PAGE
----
Can employers advertise a job as work from home and then change their mind?
There has been an increased demand from Australian workers to work some or all the time from home (proven a viable option during the COVID-19 lockdowns) due to the flexibility, transport time and cost reduction, and impact on their wellbeing of performing their role remotely.
While some workplaces have instructed staff to return to the physical office full-time or a minimum number of days per week, others have implemented ongoing flexible work arrangements and use this as a drawcard to entice new employees.
Check your contract
Employees signing a new employment agreement need to ensure the contract wording reflects any agreement in relation to the location of work, regardless of what is verbally agreed. Specifically, whether the employer has discretion to change the location of work without breaching the employment contract.
Unless the ability to work from home is cemented in the employment contract, your employer may be able to tell you to start working in the office if the direction is lawful and reasonable.
Misleading job ads
Employers who misrepresent a role as being remote not only damage their credibility but also open themselves up to legal issues under the Australian Consumer Law.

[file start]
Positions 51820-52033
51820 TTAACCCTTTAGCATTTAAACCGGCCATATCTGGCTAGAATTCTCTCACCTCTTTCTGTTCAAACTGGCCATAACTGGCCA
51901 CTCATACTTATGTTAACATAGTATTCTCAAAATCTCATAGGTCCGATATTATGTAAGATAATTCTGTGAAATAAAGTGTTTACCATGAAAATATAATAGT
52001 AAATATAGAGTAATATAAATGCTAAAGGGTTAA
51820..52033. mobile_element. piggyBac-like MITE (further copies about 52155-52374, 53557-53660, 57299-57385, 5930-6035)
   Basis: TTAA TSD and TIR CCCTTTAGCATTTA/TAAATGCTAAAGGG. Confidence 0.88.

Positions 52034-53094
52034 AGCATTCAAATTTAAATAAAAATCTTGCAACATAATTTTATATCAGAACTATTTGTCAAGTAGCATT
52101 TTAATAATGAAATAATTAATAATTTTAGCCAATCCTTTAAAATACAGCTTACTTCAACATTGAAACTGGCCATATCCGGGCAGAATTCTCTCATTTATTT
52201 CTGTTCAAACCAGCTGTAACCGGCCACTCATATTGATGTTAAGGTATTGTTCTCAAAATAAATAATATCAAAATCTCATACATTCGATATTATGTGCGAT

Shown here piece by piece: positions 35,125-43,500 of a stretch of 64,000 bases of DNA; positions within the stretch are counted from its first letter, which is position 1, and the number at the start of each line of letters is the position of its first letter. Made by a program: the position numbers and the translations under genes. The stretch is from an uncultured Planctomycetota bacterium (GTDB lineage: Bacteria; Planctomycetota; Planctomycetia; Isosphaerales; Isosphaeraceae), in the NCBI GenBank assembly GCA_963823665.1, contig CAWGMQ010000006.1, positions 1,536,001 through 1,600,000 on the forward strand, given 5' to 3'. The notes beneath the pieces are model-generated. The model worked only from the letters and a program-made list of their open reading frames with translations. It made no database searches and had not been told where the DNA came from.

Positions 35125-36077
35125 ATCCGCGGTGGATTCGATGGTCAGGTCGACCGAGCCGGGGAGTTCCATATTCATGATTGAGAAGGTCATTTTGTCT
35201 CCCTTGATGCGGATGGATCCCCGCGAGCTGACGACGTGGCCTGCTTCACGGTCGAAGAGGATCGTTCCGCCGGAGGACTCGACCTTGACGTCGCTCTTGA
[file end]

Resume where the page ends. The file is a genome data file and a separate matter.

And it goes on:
Section 31 specifically prohibits a company from doing anything likely to mislead people about the availability, nature, terms or conditions of employment – such as promoting a role as remote or hybrid with no intention of allowing the employee to work from home.
Flexible work arrangements
Employees who do not have a right to work from home in their contract can still request a flexible work arrangement in some circumstances.
Current legislation gives employees a legal right to request flexible work arrangements for reasons including disability, parental or carers responsibilities, pregnancy, experiencing family violence or if they are over 55 years of age.
There is an obligation for employers to consider and respond to whether a flexible work request is reasonable given the employee’s circumstances. This may include discussing it with you and attempting to reach an agreement by accepting the request, refusing the request or negotiating changes to suit both parties that differ from the original request.
Employers can refuse a flexible work arrangement on reasonable business grounds provided they have genuinely attempted to make changes to accommodate the request.
Written by Trent Hancock
Disclaimer: This article should not be construed as legal advice and is not intended as such. If readers wish to obtain advice about anything contained in this article, they should speak with a lawyer and discuss their individual circumstances.